Amgen tops Street 4Q forecasts
Amgen Inc. cruised to a 27 percent jump in fourth-quarter profit and beat Wall Street expectations, due to higher sales of nearly all its medicines, tight cost controls and a tax benefit.
The world's biggest biotech drugmaker by revenue said it's starting a cycle of several important new product launches—big enough that last year it announced major job reductions and other cost cuts to free up money for the launches.
The company also reaffirmed its October forecast for 2015 profit, for revenue of $20.8 billion to $21.3 billion and adjusted earnings per share of $9.05 to $9.40—in line with analysts' forecasts.
Amgen, based in Thousand Oaks, California, on Tuesday reported net income of $1.3 billion, or $1.68 per share, up from $1.02 billion, or $1.33 per share, a year earlier. The bottom line was boosted by Congress renewing an industry research tax credit at year's end, retroactive for all of 2014.
The maker of injected osteoporosis medicine Prolia said that excluding one-time items, adjusted profit was $1.67 billion, or $2.16 per share. Analysts surveyed by FactSet expected $2.05, on average.
Revenue totaled $5.33 billion, up 6 percent. Analysts expected $5.2 billion.
Five of Amgen's medicines posted double-digit sales increases.
Enbrel for rheumatoid arthritis and other immune disorders saw sales jump 11 percent to $1.34 billion. The Neulasta and Neupogen franchise, for boosting low levels of infection-fighting white blood cells caused by cancer and other disorders, posted combined sales of $1.45 billion.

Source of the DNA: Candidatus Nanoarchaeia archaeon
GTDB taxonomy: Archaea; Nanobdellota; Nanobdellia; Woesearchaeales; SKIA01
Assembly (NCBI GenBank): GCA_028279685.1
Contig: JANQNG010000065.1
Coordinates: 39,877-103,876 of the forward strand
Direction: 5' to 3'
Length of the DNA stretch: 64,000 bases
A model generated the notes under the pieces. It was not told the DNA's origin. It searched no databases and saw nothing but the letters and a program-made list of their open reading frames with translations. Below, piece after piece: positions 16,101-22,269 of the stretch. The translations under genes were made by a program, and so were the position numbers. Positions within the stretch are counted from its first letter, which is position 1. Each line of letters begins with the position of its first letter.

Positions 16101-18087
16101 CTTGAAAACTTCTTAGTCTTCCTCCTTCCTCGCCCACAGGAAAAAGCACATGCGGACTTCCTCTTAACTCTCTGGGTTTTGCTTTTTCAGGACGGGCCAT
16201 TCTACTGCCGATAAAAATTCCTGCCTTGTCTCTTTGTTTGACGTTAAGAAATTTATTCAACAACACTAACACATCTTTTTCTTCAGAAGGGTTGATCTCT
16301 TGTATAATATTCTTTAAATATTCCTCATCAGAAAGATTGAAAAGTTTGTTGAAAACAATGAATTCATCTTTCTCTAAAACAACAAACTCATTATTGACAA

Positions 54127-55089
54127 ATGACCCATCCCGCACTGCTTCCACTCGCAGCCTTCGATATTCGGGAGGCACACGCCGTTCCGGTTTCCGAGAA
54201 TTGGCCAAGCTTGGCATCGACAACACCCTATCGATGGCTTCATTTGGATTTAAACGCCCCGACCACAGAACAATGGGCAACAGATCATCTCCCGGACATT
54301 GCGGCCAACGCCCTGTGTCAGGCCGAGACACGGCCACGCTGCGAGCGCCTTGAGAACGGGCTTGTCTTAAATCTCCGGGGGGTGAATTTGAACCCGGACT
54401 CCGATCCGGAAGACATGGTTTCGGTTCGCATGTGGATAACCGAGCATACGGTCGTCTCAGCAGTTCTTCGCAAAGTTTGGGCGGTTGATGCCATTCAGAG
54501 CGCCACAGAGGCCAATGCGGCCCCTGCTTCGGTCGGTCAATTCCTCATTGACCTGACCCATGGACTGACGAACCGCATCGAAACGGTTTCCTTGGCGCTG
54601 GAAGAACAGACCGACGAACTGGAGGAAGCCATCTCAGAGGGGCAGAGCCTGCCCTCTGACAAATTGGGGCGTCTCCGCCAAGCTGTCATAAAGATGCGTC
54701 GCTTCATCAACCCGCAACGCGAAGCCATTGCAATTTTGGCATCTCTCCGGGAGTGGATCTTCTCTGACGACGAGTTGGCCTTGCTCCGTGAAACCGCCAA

Amgen just got approval for a new way to administer the drug—through a skin-patch device that injects the medicine automatically the day after a chemotherapy infusion. That spares weak patients undergoing chemotherapy, particularly those in rural areas, follow-up treks to the doctor or hospital to get a Neulasta injection the next day, or, worse yet, the 11 daily injections of the older Neupogen that are needed after each chemo round.
In December, the company got U.S. approval and then launched an infusible drug called Blincyto, for patients with a rare blood cancer in which bone marrow makes defective white blood cells: B-cell acute lymphoblastic leukemia with a genetic abnormality. Blincyto is part of a new drug class that harnesses the body's immune system to fight cancer.
Amgen has some other, experimental drugs likely to get approved and launched later in 2015. Those include Corlanor for chronic heart failure, Repatha for lowering cholesterol and, for advanced melanoma, talimogene paherparepvec, which needs a pronounceable brand name.
Also Tuesday, Amgen applied for European approval and full U.S. approval of Kyprolis, a medicine for relapsed patients with the bone cancer multiple myeloma. The drug won accelerated approval in 2012 in the U.S., for patients who had failed after treatment with at least two multiple myeloma drugs. Additional study data, since provided, was needed for broader approval allowing treatment of more patients.
"Overall, this was a solid quarter for the company," Edward Jones analyst Ashtyn Evans wrote to investors. But she noted the increase in Enbrel sales was mainly due to price increases, and during the fourth quarter, "Amgen had negative trial results for an ovarian cancer drug and discontinued development for another cancer product."
Evans also warned that "most of Amgen's sales come from a small group of biologic drugs that could begin to face competition in the next few years," including the first biosimilar version of a biologic drug ever approved in the U.S.—a near-copy of Amgen's Neupogen.
Meanwhile, Amgen is one of several companies developing biosimilar versions of rivals' medicines, with nine different ones in patient testing.
In trading Tuesday, Amgen shares declined 84 cents to $158.89.
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